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As CEO and founder of Luxury Frontiers, Luca Franco spends some 20 days on the road each month. And while he’s traveled to such far-flung places as the Arctic Circle, Sri Lanka, and beyond, he describes a recent trip to Costa Rica as a “once-in-a-lifetime adventure.” We caught up with Luca to learn more about his three-day getaway—and get the scoop on an upcoming Luxury Frontiers project that epitomizes pura vida.

Welcome back, Luca! Tell us about your trip to Costa Rica.

I was there for three days, scouting new sites for future hospitality builds with a team of local experts.

Why Costa Rica?

Costa Rica’s natural landscapes are spectacular, and there are so many things to see and do, from trekking through rainforests and visiting natural hot springs to helping with animal rehabilitation and touring coffee plantations. These are the types of activities that travelers will be able to take advantage of at Nayara Tented Camp, an edge-of-the-wilderness Luxury Frontiers lodging concept that is slated to open next year.

What else can you tell us about Nayara Tented Camp?

The camp is affiliated with the award-winning Nayara Springs and Nayara Resort, Spa & Gardens. It’s an all-seasons experience that will completely immerse guests in the unspoiled beauty of the Costa Rican rainforest.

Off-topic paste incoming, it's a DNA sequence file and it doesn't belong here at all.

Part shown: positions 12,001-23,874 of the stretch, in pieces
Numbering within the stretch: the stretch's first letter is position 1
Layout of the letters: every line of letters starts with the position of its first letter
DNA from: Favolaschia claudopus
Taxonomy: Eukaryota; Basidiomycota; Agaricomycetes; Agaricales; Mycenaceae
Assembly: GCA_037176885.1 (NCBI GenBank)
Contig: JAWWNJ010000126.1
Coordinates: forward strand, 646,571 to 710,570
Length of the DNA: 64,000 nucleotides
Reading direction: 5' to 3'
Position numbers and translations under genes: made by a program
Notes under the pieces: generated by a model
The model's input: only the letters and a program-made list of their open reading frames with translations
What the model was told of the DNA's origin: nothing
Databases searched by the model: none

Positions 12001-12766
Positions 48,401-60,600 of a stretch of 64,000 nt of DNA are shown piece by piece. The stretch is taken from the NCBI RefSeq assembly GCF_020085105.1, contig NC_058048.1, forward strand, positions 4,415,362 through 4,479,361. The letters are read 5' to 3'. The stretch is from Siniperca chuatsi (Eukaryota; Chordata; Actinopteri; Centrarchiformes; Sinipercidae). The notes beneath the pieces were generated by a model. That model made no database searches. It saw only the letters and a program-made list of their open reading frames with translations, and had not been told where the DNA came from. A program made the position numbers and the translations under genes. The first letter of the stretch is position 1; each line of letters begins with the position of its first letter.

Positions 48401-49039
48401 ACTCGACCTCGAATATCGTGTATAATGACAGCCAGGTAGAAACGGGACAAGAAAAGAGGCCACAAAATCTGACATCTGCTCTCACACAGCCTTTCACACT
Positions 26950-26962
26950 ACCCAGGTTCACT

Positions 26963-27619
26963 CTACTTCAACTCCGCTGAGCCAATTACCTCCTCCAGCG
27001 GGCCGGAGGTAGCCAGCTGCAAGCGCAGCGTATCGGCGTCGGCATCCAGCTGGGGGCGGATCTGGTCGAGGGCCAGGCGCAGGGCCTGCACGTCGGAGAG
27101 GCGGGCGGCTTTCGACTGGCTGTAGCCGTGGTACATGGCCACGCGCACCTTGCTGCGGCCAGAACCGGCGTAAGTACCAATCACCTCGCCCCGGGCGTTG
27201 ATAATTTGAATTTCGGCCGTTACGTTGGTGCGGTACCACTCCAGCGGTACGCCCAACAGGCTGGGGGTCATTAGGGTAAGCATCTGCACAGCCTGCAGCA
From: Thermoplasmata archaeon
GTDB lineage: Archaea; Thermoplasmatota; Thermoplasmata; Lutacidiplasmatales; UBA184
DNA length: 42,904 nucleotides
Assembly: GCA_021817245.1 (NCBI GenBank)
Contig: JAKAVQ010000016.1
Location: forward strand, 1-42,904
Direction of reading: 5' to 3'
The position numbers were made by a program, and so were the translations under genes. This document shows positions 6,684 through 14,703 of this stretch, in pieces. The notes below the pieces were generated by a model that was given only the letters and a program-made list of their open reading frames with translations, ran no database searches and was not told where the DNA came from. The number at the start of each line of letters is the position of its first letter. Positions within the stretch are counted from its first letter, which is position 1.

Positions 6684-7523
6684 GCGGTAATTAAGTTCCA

What other kinds of projects are you working on in Costa Rica?

I can’t talk specifics, but I’m interested in high-end, bespoke projects that are high yield and have low impact on the environment. I want to give a select number of travelers access to some of the country’s more off-the-beaten-path experiences inclusive of equally exclusive lodging concepts.

Sounds amazing. So what did you do on the trip?

We climbed waterfalls, hiked volcanoes, toured a permaculture garden, and explored the rugged landscapes on horseback. I’d been to Costa Rica before, but this trip gave me a completely different perspective— and it largely has to do with the team of local adventure experts that I traveled with. That’s the beauty about immersive, experiential travel— it unlocks even familiar destinations in new and exciting ways.

What was the highlight?

It’s impossible to say. We were on the move every day, traveling from Rincón de la Vieja National Park in the north to the Osa Peninsula in the south. The landscapes are so spectacular and the wildlife encounters are next-level, especially in the Osa Peninsula, which sustains a staggering 2.5 percent of the world’s total biodiversity.

What was it like being in such a remote place?

It’s humbling. While we were there, the region was struck by a 6.4 magnitude earthquake. We were only 8 miles away from the epicenter, so we felt a strong tremor and aftershake. It’s moments like that that make you feel small and impress on you the majesty of nature.

Any other memorable experiences?

This one day in the Osa Peninsula, we had to cross this massive river to reach a series of waterfalls. I only had my trekking boots, and my feet are too sensitive to go barefoot, so I had to fashion water shoes out of big palm leaves and other raw materials. I’m proud to say that I wore them for 30 minutes and they held up surprisingly well.

That must have been quite the look.

No kidding. And to think there was a time when I only wore suits and ties to work.


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